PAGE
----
The past decade has seen enormous advancements with our understanding about Vitamin D and how it affects our health. Recent International proposals to increase the recommended daily intake (RDI) of Vitamin D recognise the important contribution of Vitamin D in reducing diseases such as childhood rickets, adult osteomalacia, cancer, diabetes, multiple sclerosis, depression, obesity, muscle weakness, and even allergies.
We obtain our other vitamins from our food; and while it’s possible to get vitamin D from oily fish and some other foods, most of the vitamin D in our bodies comes from a chemical process that takes place underneath our skin with penetration of the sun’s UVB rays. In fact, this method of production leads to about ninety percent of our total Vitamin D yield.
Ironically, despite Australia being ‘the sunburned country’, Australia is experiencing a mass Vitamin D insufficiency. Research published in 2007 showed that the majority of the Australian population were Vitamin D deficient, and my clinical experience certainly reflects this. Reports from Westmead Children’s Hospital also back that Vitamin D deficiency is reaching record levels in our infants and children – which is of particular concern in terms of their rapid bone growth and future health potential.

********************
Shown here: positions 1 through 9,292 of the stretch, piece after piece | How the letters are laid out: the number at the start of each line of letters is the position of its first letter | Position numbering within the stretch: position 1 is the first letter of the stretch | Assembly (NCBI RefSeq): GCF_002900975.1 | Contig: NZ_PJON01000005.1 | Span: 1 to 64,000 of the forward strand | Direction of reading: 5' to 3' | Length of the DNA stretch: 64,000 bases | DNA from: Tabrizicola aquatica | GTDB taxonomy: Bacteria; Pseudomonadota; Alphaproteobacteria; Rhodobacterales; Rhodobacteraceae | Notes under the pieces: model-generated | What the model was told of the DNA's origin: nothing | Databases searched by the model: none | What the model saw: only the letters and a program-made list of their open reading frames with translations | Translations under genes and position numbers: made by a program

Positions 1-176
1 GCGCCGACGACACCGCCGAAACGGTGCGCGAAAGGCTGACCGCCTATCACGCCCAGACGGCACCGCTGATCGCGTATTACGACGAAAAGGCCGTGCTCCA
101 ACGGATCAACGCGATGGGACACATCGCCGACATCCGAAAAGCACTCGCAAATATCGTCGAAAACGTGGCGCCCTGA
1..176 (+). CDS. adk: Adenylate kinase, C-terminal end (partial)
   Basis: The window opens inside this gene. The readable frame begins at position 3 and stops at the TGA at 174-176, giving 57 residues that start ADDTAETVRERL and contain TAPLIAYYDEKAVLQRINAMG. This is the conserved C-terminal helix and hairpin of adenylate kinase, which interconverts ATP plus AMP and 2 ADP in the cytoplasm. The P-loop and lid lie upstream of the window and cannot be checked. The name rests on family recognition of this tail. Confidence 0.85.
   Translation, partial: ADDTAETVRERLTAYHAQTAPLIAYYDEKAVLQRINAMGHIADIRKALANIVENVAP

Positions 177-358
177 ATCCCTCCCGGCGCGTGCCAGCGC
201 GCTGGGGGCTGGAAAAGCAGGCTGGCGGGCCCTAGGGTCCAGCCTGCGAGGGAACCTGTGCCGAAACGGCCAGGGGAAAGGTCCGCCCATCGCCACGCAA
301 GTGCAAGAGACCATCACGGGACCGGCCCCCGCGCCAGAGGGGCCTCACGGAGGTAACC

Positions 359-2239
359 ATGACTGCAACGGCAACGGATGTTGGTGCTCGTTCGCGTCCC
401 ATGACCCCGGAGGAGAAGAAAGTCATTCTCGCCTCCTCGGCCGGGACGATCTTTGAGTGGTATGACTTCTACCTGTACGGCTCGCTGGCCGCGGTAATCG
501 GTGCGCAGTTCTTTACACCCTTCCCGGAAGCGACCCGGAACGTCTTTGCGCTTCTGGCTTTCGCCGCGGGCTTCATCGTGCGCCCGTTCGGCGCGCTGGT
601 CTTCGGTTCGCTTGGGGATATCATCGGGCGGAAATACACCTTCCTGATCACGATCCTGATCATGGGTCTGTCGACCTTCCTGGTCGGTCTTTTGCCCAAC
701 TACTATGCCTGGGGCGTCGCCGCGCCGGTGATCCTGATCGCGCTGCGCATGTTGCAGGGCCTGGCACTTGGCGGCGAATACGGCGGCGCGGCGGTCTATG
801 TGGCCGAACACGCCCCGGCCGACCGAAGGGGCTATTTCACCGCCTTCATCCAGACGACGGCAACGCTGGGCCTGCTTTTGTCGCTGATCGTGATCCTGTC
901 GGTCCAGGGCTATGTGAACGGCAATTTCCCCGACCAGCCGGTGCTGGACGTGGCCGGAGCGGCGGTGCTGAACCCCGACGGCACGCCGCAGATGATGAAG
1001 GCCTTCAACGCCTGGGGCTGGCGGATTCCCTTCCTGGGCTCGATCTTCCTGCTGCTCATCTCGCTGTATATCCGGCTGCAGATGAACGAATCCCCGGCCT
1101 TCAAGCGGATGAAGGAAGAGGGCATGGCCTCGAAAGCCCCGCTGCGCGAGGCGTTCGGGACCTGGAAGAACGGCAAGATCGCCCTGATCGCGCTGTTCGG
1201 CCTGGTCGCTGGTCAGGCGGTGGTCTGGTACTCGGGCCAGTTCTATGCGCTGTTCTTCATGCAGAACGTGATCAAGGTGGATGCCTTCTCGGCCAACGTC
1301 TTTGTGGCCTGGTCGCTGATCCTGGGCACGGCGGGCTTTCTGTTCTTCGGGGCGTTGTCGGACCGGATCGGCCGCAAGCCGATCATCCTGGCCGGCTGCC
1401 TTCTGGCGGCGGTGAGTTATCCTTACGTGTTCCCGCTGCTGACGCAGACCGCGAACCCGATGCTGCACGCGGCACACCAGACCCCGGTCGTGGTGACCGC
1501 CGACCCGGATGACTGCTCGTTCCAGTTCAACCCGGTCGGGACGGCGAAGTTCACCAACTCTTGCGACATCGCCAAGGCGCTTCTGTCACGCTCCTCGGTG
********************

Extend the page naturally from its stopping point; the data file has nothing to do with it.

Originally thought to only influence bone health, the best available research now shows that low vitamin D levels are linked to an increased risk of osteoporosis, heart disease, multiple sclerosis, type 1 diabetes, several cancers, depression and rheumatoid arthritis, poor immune defencecs, among other things. Vitamin D can also help to activate your immune system in acute infections. Read Here
And Japanese research from last year showed that Vitamin D supplementation in school aged children through winter, reduced risk of Viral Flu infection by half and helped to reduce asthma attacks. Read Here
Vitamin D deficiency is caused, in large part, by modern society’s indoor lifestyle.